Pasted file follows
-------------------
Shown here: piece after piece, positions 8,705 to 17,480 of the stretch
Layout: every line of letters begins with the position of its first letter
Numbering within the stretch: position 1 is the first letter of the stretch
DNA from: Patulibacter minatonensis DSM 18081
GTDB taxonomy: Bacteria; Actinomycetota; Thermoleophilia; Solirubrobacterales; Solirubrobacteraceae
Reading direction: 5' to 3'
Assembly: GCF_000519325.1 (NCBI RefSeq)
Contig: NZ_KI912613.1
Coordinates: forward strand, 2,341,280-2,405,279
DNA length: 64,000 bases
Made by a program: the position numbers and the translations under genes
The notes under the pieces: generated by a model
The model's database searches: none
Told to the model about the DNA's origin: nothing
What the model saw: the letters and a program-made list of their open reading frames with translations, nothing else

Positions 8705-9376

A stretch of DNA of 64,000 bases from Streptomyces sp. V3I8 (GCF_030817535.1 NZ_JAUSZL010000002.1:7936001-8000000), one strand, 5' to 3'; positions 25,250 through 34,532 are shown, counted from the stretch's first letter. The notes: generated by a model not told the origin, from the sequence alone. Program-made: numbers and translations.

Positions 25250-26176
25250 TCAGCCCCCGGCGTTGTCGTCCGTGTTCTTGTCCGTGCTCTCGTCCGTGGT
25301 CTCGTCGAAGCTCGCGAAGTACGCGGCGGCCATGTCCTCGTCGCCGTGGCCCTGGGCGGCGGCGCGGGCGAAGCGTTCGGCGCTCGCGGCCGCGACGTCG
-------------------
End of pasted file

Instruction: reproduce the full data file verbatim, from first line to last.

Shown here: piece after piece, positions 8,705 to 17,480 of the stretch
Layout: every line of letters begins with the position of its first letter
Numbering within the stretch: position 1 is the first letter of the stretch
DNA from: Patulibacter minatonensis DSM 18081
GTDB taxonomy: Bacteria; Actinomycetota; Thermoleophilia; Solirubrobacterales; Solirubrobacteraceae
Reading direction: 5' to 3'
Assembly: GCF_000519325.1 (NCBI RefSeq)
Contig: NZ_KI912613.1
Coordinates: forward strand, 2,341,280-2,405,279
DNA length: 64,000 bases
Made by a program: the position numbers and the translations under genes
The notes under the pieces: generated by a model
The model's database searches: none
Told to the model about the DNA's origin: nothing
What the model saw: the letters and a program-made list of their open reading frames with translations, nothing else

Positions 8705-9376

A stretch of DNA of 64,000 bases from Streptomyces sp. V3I8 (GCF_030817535.1 NZ_JAUSZL010000002.1:7936001-8000000), one strand, 5' to 3'; positions 25,250 through 34,532 are shown, counted from the stretch's first letter. The notes: generated by a model not told the origin, from the sequence alone. Program-made: numbers and translations.

Positions 25250-26176
25250 TCAGCCCCCGGCGTTGTCGTCCGTGTTCTTGTCCGTGCTCTCGTCCGTGGT
25301 CTCGTCGAAGCTCGCGAAGTACGCGGCGGCCATGTCCTCGTCGCCGTGGCCCTGGGCGGCGGCGCGGGCGAAGCGTTCGGCGCTCGCGGCCGCGACGTCG